N.11. While there is no change in the faculty granted by canon 935 of the Code of Canon Law to confessors to commute for those who are "impeded" either the prescribed work itself or the required conditions [for the acquisition of indulgences], local Ordinaries can grant to the faithful over whom they exercise authority in accordance with the law, and who live in places where it is impossible or at least very difficult for them to receive the sacraments of confession and Communion, permission to acquire a plenary indulgence without confession and Communion provided they are sorry for their sins and have the intention of receiving these sacraments as soon as possible.
N.12. The division of indulgences into "personal," "real' and "local" is abolished so as to make it clearer that indulgences are attached to the actions of the faithful even though at times they may be linked with some object or place.
N.13. The "Enchridion of Indulgences" is to be revised with a view to attaching indulgences only to the most important prayers and works of piety, charity and penance.
N.14. The list and summaries of indulgences special to religious orders, congregations, societies of those living in community without vows, secular institutes and the pious associations of faithful are to be revised as soon as possible in such a way that plenary indulgences may be acquired only on particular days established by the Holy See acting on the recommendation of the Superior General, or in the case of pious associations, of the local Ordinary.
N.15. A plenary indulgence applicable only to the dead can be acquired in all churches and public oratories -- and in semipublic oratories by those who have the right to use them --on November 2. In addition, a plenary indulgence can be acquired twice a year in parish churches; on the feast of the church's titular saint and on August 2, when the "Portiuncula" occurs, or on some other more opportune day determined by the Ordinary. All the indulgences mentioned above can be acquired either on the days established or--with the consent of the Ordinary--on the preceding or the following Sunday. Other indulgences attached to churches and oratories are to be revised as soon as possible.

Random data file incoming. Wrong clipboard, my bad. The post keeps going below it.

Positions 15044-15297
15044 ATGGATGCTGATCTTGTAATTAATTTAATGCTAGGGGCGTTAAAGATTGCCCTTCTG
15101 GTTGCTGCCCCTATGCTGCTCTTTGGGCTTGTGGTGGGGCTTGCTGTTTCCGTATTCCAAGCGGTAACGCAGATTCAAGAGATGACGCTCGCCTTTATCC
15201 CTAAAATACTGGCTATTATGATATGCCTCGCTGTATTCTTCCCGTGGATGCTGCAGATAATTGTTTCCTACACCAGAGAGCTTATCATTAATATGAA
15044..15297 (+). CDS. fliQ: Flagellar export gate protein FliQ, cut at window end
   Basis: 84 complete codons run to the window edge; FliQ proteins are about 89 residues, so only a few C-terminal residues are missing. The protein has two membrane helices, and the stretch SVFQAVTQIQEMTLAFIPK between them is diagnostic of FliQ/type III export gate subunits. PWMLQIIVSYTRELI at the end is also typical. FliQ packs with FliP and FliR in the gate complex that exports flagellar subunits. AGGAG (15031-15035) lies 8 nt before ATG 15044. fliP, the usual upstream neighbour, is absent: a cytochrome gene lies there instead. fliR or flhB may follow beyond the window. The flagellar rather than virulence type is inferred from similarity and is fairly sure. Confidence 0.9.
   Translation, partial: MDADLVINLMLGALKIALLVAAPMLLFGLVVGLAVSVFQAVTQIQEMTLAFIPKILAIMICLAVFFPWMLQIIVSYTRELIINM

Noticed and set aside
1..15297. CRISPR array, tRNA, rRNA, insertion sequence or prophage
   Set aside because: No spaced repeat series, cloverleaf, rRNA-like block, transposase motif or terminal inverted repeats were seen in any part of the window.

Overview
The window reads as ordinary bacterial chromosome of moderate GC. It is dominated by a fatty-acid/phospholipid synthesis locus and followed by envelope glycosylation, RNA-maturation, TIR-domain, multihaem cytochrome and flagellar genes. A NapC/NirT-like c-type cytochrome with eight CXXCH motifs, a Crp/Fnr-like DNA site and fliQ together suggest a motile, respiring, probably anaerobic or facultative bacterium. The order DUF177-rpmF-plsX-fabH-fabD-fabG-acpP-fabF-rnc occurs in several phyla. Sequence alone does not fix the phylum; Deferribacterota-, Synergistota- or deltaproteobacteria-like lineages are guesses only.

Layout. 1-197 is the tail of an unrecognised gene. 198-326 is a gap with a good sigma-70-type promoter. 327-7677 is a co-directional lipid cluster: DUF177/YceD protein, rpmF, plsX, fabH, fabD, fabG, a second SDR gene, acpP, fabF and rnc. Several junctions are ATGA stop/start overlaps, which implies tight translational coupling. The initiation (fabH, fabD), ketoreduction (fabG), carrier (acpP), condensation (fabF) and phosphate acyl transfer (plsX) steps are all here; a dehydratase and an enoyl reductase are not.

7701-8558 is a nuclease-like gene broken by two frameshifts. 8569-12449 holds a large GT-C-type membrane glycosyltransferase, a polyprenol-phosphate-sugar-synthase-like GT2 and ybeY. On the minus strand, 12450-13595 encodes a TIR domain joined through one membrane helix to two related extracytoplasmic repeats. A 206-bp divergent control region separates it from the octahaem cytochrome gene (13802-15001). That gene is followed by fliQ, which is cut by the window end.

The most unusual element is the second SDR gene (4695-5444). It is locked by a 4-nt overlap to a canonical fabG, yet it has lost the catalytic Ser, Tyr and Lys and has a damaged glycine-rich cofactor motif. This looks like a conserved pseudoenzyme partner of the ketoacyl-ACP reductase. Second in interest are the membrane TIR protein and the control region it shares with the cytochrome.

N.16. The work prescribed for acquiring a plenary indulgence connected with a church or oratory consists in a devout visit and the recitation of one Our Father and the Creed.
N.17. The faithful who use with devotion an "object of piety" (crucifix, cross, rosary, scapular or medal) properly blessed by any priest, can acquire a partial indulgence. But if this "object of piety" is blessed by the Supreme Pontiff or any bishop, the faithful who use it devoutly can also acquire a plenary indulgence on the feast of the holy Apostles Peter and Paul, provided they also make a profession of faith using any legitimate formula.